Meanwhile, a 20-year-old sophomore student surnamed Carr said the students were left with no other choice other than to “get up and run” in the face of the shots or die in that hall. She said that when she heard a girl scream “Run, he’s reloading the gun,” she “Army-crawled halfway up the aisle” as she saw a bleeding male student running for his life. Cole Hall, according to horrified witnesses, echoed with the terrified screams of the unscathed and the agonized cries of the wounded students who were dashing for the door during that 3 p.m. Valentine’s Day rampage (Associated Press, 2008).
On the other hand, Lhee Santos, who had been sitting on row 7, provided a vivid narration of the whole episode to Time reporter Steven Gray. According to him, the first thing that he could remember was a tall, thin white man “kicking open the door on the lecture hall’s right side” at around 3 o’clock in the afternoon. Then the unannounced visitor went into the stage bringing several weapons, among them a Glock 9mm semi-automatic pistol and a 12-gauge Remington shotgun which were later identified by investigators. At first, Santos said, some of them thought that everything was just a joke until the firing actually started. He recalled that the unidentified gunman first shot the graduate student assistant then directed his fire into the front row at the center portion of the class (Gray, 2008).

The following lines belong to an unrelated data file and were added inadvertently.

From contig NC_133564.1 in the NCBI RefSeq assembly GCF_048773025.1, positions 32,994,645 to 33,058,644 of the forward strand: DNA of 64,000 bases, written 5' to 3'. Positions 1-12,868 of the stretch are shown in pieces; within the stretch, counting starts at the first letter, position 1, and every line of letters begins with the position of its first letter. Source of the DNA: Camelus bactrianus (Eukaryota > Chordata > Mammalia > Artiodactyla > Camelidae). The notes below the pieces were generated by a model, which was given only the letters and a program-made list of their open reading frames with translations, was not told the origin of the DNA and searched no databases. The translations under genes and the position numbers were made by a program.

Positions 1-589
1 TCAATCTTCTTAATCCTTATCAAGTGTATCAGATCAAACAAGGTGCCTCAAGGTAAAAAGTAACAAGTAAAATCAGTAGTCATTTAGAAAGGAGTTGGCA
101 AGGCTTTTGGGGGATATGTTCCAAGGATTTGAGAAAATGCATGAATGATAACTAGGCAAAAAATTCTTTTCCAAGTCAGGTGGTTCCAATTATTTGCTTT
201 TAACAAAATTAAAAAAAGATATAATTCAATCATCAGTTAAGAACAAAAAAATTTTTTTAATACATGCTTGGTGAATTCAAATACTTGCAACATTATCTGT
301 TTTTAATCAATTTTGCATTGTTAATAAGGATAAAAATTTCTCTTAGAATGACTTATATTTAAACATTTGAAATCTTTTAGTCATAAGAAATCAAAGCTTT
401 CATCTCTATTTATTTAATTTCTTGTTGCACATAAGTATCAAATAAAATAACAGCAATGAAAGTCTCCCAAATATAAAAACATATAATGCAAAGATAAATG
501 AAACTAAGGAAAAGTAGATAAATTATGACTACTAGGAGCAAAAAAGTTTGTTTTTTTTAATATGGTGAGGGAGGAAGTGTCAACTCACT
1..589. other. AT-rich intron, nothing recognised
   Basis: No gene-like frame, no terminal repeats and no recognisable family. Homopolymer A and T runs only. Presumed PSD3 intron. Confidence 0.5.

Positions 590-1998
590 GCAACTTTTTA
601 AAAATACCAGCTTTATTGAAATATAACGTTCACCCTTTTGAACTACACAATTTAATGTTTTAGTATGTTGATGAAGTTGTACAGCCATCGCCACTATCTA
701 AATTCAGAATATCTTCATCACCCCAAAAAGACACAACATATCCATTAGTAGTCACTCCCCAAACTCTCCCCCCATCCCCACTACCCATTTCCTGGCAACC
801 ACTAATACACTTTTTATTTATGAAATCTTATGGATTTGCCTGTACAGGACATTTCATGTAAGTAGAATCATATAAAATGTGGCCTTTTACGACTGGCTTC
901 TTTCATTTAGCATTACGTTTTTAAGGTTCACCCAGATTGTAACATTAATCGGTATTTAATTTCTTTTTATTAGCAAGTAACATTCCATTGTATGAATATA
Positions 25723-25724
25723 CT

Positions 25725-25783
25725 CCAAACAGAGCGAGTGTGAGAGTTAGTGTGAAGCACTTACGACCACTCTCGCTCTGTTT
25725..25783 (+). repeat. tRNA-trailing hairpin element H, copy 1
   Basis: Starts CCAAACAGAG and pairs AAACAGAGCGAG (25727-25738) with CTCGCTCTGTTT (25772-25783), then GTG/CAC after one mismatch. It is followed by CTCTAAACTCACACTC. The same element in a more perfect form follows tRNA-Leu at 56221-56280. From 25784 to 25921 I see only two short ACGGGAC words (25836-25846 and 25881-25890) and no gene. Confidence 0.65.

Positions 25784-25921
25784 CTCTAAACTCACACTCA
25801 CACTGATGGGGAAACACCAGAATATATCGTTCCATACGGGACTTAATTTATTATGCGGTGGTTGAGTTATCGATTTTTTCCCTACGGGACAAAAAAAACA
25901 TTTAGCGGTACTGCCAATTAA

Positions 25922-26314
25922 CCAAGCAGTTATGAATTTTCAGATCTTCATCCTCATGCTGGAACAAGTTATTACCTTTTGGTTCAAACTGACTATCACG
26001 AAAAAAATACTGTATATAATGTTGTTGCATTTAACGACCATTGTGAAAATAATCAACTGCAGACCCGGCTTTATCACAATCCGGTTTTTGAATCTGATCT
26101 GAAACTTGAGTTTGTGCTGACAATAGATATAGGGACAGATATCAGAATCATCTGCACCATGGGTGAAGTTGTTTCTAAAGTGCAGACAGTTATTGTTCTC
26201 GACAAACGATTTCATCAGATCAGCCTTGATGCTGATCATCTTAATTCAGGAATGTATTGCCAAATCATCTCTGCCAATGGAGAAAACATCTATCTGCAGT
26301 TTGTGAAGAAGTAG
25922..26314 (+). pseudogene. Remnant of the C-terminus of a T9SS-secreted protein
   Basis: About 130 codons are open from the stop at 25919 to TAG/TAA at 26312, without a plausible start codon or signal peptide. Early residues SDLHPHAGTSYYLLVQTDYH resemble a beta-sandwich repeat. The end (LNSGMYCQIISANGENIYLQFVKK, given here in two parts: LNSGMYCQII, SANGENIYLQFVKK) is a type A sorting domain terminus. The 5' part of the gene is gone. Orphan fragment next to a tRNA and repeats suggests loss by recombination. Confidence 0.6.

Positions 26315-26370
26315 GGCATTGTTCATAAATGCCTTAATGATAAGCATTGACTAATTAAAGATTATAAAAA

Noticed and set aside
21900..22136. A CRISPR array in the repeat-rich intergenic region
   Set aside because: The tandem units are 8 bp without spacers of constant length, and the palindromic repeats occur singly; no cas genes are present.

When the firing started, pandemonium broke out. Students started screaming, others were crying. Many of them starting rushing up the ascending aisles, which divided the lecture room “into three seating areas that swept upwards,” hoping to make their escape through the back doors located at the top. Santos said that he saw the gunman aimed his weapon and fired at the students who were running up the aisles then jumped down onto the floor. During that time Santos had already grabbed Monique, his girlfriend, and pulled both of them against the wall only several steps from the front exit. Shivering, they watched the gunman “stepping up the aisles, just shooting people, just like that, at point-blank range.” When Kazmierczak neared row 7, Santos and Caspillan threw themselves down, hiding between the chairs. Santos said that he and his girlfriend were shaking all over because the gunman stopped precisely at row 7, looking up and aiming at the students who were trying to reach the top exits. “If he’d just turned around, he would’ve shot me. I wouldn’t be here,” Santos said (Gray, 2008).